DNA STRUCTURE & REPLICATION - PowerPoint PPT Presentation

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DNA STRUCTURE & REPLICATION

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DNA STRUCTURE & REPLICATION
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DNA STRUCTURE & REPLICATION

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  1. DNA STRUCTURE & REPLICATION

  2. Last class... • We walked through the historical time line of the discovery of DNA • We ended with James Watson, Francis Crick, and Rosalind Franklin • Franklin was the first to capture an image of DNA • But it was Watson and Crick who finally discovered the true structure

  3. Watson and Crick’s structure • Double helix that is comparable to a ladder. • The uprights are made of: • DEOXYRIBOSE sugars connected by PHOSPHATE groups • Held together by phosphodiester linkages • The ladder rungs are made of: • NITROGENOUS bases

  4. A Closer Look... Phosphate • Same as you have seen before • 1 phosphorus atom • 4 oxygen atoms • Overall –ve charge • DNA is –ve!!! Deoxyribose Sugar • 5 carbons • 2’ C is missing an oxygen • 3’ C and 5’ C are most important

  5. A Closer Look... Adenine Thymine Guanine Cytosine

  6. A Closer Look... Adenine Thymine Guanine Cytosine PURINES The AGgies are PURe. PYRAMIDINES

  7. A Closer Look... • A purine will always bond with a pyramidine • How nucleotide bases bond together: • A & T share 2 H-bonds C & G share 3 H-bonds • **The H-bonding gives DNA its stability!

  8. A Closer Look... *** Thymine can not bond with Guanine due to lack of H-bonding*** *** Adenine can not bond with Cytosine due to lack of H-bonding***

  9. Antiparallel... • DNA is said to run ANTI-PARALLEL • One strand runs in the 5’  3’ direction • The other runs in the 3’  5’ direction • The 5’ refers to the 5th carbon on the deoxyribose sugar • The 3’ refers to the 3rd carbon on the deoxyribose sugar • The 5’ end terminates with an phosphate group • The 3’ end terminates with an -OH group

  10. Antiparallel...

  11. DNA REPLICATION The Basics: • Cells can reproduce (as you have seen in mitosis) • Genetic information is divided equally from parent cell into daughter cells • Identical genetic information from parent to daughter cell is important to maintain identical cellular function • From their structure, Watson and Crick could tell: • H-bonds between nucleotides could break • DNA could ‘unzip’ • Each strand could act as a template to build a complementary strand

  12. DNA REPLICATION Meselson & Stahl – important experiment • In 1958, suggested that DNA replication is SEMI-CONSERVATIVE • Each daughter cell receives one strand of parental DNA • Conservative = one daughter receives both strand

  13. DNA REPLICATION Procedure • Grew E. Coli in a nutrient rich medium in 15N isotope • Allowed to replicate 17 times • thus all DNA should contain 15N • Next, bacteria with 15N were transferred to a medium of 14N • Now, 14N should be found in daughter DNA • One strand should be heavier than the other • As replication continues, more 14N should be found • All samples were centrifuged to separate by density • Results....

  14. DNA REPLICATION Results • Tube A = DNA of cells before switching to 14N • Tube B = DNA after 1st replication of 15N in 14N sol’n • Both 14N and 15N • Tube C = DNA after 2nd replication • Intermediate band (14N+15N) and a light band (14N only) Tube A Tube B Tube C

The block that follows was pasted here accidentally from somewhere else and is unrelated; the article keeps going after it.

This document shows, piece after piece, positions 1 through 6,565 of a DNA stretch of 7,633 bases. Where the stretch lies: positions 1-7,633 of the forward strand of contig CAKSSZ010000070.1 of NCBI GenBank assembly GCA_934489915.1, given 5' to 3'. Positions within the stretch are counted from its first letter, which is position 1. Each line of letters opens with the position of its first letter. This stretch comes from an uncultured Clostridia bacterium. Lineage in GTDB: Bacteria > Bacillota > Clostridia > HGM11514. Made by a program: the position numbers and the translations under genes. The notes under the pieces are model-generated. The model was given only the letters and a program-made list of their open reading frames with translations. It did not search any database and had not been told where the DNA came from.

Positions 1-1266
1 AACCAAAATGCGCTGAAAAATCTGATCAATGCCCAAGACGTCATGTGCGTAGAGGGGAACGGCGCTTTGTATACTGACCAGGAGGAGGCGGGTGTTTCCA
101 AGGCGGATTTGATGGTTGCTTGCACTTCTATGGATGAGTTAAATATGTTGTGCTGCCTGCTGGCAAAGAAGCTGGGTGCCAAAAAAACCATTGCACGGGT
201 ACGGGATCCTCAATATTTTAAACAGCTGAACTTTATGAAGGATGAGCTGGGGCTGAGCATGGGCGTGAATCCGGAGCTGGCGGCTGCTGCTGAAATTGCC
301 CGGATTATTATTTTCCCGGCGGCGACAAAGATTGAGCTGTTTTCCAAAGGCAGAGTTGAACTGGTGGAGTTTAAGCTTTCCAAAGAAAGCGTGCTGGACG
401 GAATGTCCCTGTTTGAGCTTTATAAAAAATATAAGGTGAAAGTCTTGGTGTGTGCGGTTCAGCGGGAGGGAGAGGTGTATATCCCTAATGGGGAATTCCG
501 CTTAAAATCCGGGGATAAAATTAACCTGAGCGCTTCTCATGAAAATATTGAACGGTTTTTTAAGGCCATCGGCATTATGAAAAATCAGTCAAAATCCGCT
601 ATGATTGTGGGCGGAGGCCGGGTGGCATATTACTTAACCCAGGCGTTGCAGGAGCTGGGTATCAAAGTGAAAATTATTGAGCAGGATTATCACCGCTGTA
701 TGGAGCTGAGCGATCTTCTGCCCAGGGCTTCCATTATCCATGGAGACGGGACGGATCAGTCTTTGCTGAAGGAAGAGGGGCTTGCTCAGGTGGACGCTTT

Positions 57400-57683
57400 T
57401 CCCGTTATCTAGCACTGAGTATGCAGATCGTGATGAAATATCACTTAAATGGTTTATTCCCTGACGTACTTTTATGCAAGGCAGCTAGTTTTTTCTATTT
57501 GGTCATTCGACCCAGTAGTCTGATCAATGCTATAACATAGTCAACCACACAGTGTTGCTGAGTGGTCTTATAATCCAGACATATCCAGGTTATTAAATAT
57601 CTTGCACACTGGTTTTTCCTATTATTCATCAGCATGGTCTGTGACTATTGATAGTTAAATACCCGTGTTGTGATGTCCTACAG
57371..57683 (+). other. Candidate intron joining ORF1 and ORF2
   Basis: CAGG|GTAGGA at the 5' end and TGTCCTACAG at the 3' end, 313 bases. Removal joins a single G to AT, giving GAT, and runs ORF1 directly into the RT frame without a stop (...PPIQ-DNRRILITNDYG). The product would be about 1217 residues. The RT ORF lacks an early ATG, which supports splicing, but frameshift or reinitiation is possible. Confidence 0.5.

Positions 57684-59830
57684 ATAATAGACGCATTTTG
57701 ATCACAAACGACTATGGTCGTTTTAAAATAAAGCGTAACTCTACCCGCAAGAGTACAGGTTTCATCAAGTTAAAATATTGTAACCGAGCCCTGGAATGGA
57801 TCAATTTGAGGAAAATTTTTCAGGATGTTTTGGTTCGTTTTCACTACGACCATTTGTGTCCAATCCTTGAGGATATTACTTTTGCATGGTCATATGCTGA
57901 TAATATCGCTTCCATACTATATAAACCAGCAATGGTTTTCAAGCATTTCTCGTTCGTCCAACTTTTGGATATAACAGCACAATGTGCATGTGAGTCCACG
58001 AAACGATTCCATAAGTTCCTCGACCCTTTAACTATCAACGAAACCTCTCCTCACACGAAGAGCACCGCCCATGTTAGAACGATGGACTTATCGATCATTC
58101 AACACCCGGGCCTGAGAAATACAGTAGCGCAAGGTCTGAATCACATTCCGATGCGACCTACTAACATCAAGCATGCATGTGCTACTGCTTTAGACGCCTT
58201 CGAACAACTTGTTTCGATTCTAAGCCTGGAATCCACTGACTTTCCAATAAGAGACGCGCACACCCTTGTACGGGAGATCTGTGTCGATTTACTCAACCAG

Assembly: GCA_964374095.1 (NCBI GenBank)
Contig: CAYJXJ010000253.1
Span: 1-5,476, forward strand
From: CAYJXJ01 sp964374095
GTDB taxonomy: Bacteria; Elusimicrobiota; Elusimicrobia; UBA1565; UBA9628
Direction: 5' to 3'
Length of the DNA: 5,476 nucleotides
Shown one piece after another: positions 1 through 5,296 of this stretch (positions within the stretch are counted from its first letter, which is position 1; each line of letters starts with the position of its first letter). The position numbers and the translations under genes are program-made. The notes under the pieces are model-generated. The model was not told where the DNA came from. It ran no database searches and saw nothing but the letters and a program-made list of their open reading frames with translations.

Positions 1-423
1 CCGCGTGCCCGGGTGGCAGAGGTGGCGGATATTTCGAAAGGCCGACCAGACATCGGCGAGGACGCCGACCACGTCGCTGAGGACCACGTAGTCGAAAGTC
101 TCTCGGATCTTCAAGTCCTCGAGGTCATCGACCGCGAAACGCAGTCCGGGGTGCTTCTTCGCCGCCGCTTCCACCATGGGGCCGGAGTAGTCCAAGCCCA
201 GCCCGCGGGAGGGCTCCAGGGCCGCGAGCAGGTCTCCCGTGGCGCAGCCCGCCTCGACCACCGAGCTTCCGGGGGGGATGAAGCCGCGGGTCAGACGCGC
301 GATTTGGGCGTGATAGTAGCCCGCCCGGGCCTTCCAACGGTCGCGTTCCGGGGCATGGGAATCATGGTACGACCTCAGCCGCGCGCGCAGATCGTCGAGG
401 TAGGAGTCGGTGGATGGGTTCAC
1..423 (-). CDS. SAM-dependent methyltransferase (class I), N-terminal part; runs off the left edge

15. DNA REPLICATION Conclusion • Original strands are still present after many replications, thus semi-conversative • They must act as a template • NOT conservative or we would see one heavy band and one light band Tube A Tube B Tube C

  16. DNA REPLICATION The Roster • Many enzymes are used in this process • DNA helicase • DNA gyrase • DNA polymerase III • DNA polymerase I • DNA ligase • RNA primase • All have a very specific function in this process *Proteins can’t exist without DNA, but DNA has no function without proteins*

  17. DNA REPLICATION The Process 1. DNA Helicase unwinds DNA by breaking H-bonds • Obviously, they are going to want to rebound (anneal) • Luckily, single-stranded binding proteins (SSBs) bind to exposed DNA blocking H-bonding 2. DNA Gyrasehelps the unwinding process by relieving any excess tension • DNA can’t be unwound all at once as it is too big. • The length of DNA in 1 chromosome is 1cm • The diameter of a cell 0.00005cm!! • To avoid this we need to replicate in regions

  18. DNA REPLICATION

  19. DNA REPLICATION The Process 3. DNA replication proceeds in the direction of the replication fork • Replication bubbles occur when two replication forks are close to one another 4. DNA polymerase III starts to build complementary strand

  20. DNA REPLICATION The Process • Before DNA polymerase III can initiate a new strand by itself • It needs a PRIMER 5. RNA PRIMASE allows an RNA primerto be added • RNA primer marks the startof the initiation sequence

  21. DNA REPLICATION The Process 6. Elongation - DNA polymerase: • Synthesizes DNA from 5’  3’ direction • Adds free nucleotides to the 3’ end • Elongation occurs easily on the 3’  5’ strand • LEADING STRAND • The 5’  3’ strandcreates short fragments • LAGGING STRAND

  22. DNA REPLICATION The Process • RNA primers must be continually added to the 5’3’ parent strand to create lagging strand • This allows DNA polymerase III to build short fragments called OKAZAKI FRAGMENTS

  23. DNA REPLICATION The Process 7. DNA polymerase I • Removes RNA primers • Replaces them withappropriate nucleotides 8. DNA Ligase • Joins one Okazaki fragment to another • Creates a phosphodiester bond

  24. DNA REPLICATION The Process 9. When mistakes occur, DNA polymerase III & DNA polymerase I act as exonucleases • They can backtrack to remove the incorrect nucleotide and replace it with the correct one • A form of proof-reading

  25. DNA REPLICATION Recap